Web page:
Sunday, August 07, 2016

Expectations and Medical Decision Making

A pregnant woman at term comes in with active labor. However, she is adamant she does not want her vital signs to be checked, an IV to be placed, or labs to be drawn. She insists on having none of it despite understanding the risks. There's no compelling reason; it's simply her birth plan and preference. It's not clear why she decided to deliver in a hospital rather than at home or a birth center. Nevertheless, she is declining hospital standards of care by refusing an IV and vital signs.

For generations, decision-making was entirely up to the physician. Medicine was paternal; a doctor would tell a patient the plan. In the last few decades, we've recognized the ethics of patient autonomy and shared decision-making. We do our best to inform and educate a patient about the nature of their condition and the risks, benefits, and alternatives of diagnostic or therapeutic interventions. We may give our recommendation but we would never force a patient to undergo something he or she did not want.

I wonder sometimes whether we've reached the other extreme, allowing a patient to dictate everything. One reason to deliver at a hospital over home or a birthing center is the insurance against an emergency. The vast majority of patients do fine, but a few need interventions like an urgent C-section. By declining vital signs, IV access, ultrasound examination, and other tests, that benefit is negated. This patient did not receive prenatal care so we had no idea whether the placenta was normally implanted, whether she had pre-eclampsia, even whether the baby was breech (other than by physical exam). The patient was of "advanced maternal age" and there was a real possibility of needing a Cesarean (fortunately, she did not).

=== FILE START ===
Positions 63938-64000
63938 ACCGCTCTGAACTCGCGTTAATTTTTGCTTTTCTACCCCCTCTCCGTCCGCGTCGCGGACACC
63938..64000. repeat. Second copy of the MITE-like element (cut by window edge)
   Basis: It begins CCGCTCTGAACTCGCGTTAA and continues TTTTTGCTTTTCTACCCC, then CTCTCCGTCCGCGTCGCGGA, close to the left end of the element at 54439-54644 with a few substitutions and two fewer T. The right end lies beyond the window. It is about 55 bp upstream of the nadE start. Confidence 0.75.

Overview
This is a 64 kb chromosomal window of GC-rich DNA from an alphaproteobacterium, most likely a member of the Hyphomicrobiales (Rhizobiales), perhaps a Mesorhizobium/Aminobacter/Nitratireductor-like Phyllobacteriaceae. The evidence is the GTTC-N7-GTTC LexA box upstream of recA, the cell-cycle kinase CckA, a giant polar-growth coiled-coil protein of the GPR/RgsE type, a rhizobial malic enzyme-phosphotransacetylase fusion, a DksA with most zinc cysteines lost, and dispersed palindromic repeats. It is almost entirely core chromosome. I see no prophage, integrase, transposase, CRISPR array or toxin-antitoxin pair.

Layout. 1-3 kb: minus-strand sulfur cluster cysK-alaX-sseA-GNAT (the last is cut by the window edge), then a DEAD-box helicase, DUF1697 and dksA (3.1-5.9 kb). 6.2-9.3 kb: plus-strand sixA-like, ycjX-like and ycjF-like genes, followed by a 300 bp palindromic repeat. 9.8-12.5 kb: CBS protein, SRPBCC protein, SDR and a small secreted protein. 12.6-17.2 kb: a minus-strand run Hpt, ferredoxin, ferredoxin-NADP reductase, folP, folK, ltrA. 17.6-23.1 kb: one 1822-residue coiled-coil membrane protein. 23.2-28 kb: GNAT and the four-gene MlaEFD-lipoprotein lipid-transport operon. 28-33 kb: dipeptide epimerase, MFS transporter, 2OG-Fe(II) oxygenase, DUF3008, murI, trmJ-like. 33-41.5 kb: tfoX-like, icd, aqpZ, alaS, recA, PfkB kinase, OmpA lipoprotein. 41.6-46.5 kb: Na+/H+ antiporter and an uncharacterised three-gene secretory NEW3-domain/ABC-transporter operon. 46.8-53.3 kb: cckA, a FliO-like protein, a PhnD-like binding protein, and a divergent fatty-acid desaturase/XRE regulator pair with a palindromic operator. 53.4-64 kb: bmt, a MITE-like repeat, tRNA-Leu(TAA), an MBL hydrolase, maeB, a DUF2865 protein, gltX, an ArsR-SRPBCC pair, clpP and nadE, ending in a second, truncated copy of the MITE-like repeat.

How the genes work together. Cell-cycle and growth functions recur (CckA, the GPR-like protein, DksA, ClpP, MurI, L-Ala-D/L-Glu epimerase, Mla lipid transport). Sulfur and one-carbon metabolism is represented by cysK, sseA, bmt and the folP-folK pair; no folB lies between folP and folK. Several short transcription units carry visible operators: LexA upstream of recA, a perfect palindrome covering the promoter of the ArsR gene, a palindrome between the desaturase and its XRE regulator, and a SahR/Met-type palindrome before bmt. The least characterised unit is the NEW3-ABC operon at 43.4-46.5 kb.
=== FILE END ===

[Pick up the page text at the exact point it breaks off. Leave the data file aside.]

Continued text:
While one could argue that with adequate counseling, a patient can understand that risk and decline those interventions, I think that is ultimately unfair to the providers. In a case like this, unacceptable risk is transferred to me. I am not comfortable in a situation where someone may need emergent surgery but does not have an IV. Even if that's what a patient demands, do I have to acquiesce? (Ultimately I did, but these issues are real conundrums).

Like every relationship, the one between patient and provider cannot be controlled entirely by one party. Biomedical ethics is much more than simply reciting "autonomy, beneficience, nonmaleficence, and justice" (what they teach in medical school). We have to learn and approach real-life ethical dilemmas with care, nuance, and compassion.

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